for the (log-) normal or (log-) logistic distributions. (see the**Value**section).

Nonparametric analysis of single-bounded dichotomous choice data can be done by `turnbull.sb`

or by `kristrom`

.

### Value

This function returns an object of S3 class `"sbchoice"`

that is a list with the following components.

`coefficients` |
a named vector of estimated coefficients. |

`call` |
the matched call. |

`formula` |
the formula supplied. |

`glm.out` |
a list of components returned from |

`glm.null` |
a list of components returned from |

`distribution` |
a character string showing the error distribution used. |

`nobs` |
a number of observations. |

`covariates` |
a named matrix of the covariates used in the model. |

`bid` |
a named matrix of the bids used in the model. |

`yn` |
a named matrix of the responses to the CV question used in the model. |

`data.name` |
the data matrix. |

`terms` |
terms |

`contrast` |
contrasts used for factors |

`xlevels` |
levels used for factors |

### References

Bateman IJ, Carson RT, Day B, Hanemann M, Hanley N, Hett T, Jones-Lee M, Loomes
G, Mourato S, \"Ozdemiro\=glu E, Pearce DW, Sugden R, Swanson J (eds.) (2002).
*Economic Valuation with Stated Preference Techniques: A Manual.*
Edward Elger, Cheltenham, UK.

Boyle KJ, Welsh MP, Bishop RC (1988).
“Validation of Empirical Measures of Welfare Change: Comment.”
*Land Economics*, **64**(1), 94–98.

Carson RT, Hanemann WM (2005).
“Contingent Valuation.”
in KG M\"aler, JR Vincent (eds.), *Handbook of Environmental Economics*.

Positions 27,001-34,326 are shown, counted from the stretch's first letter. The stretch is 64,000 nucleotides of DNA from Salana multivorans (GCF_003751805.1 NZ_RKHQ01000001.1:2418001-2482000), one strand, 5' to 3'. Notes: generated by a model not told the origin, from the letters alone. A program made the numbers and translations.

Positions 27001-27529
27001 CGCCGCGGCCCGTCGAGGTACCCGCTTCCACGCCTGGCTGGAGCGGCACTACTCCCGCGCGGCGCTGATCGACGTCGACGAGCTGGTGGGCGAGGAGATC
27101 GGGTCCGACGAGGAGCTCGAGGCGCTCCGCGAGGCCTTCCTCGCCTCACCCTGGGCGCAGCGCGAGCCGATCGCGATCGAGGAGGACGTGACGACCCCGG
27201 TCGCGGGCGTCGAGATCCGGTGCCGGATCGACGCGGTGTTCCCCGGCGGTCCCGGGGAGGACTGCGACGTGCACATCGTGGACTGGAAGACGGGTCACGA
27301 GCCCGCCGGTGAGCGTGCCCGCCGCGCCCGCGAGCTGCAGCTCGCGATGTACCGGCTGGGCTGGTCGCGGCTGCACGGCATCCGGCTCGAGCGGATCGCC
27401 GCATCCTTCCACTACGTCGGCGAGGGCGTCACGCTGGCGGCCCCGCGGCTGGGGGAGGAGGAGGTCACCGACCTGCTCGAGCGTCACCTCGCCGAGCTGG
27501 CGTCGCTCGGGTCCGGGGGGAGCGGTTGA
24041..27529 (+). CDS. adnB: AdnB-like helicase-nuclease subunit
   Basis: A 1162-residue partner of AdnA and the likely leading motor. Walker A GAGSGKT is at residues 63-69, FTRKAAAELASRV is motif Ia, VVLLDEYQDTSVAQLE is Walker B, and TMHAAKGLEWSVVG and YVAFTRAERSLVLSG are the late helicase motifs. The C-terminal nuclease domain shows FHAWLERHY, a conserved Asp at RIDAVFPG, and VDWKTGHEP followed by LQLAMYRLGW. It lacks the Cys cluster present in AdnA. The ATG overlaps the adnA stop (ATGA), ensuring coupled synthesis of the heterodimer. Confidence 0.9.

Elsevier, New York.

Croissant Y (2011).
*Ecdat: Data Sets for Econometrics,*
**R** package version 0.1-6.1,
http://CRAN.R-project.org/package=Ecdat.

Hanemann, WM (1984).
“Welfare Evaluations in Contingent Valuation Experiments with Discrete Responses”,
*American Journal of Agricultural Economics*,
**66**(2), 332–341.

Hanemann M, Kanninen B (1999).
“The Statistical Analysis of Discrete-Response CV Data.”,
in IJ Bateman, KG Willis (eds.),
*Valuing Environmental Preferences: Theory and Practice of the Contingent
Valuation Methods in the US, EU, and Developing Countries*,
302–441.
Oxford University Press, New York.

### See Also

`summary.sbchoice`

,
`krCI`

, `bootCI`

,
`NaturalPark`

,
`turnbull.sb`

, `kristrom`

`glm`

, `formula`

`dbchoice`

### Examples

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## Examples for sbchoice() are also based on a data set NaturalPark
## in the package Ecdat (Croissant 2011): so see the section Examples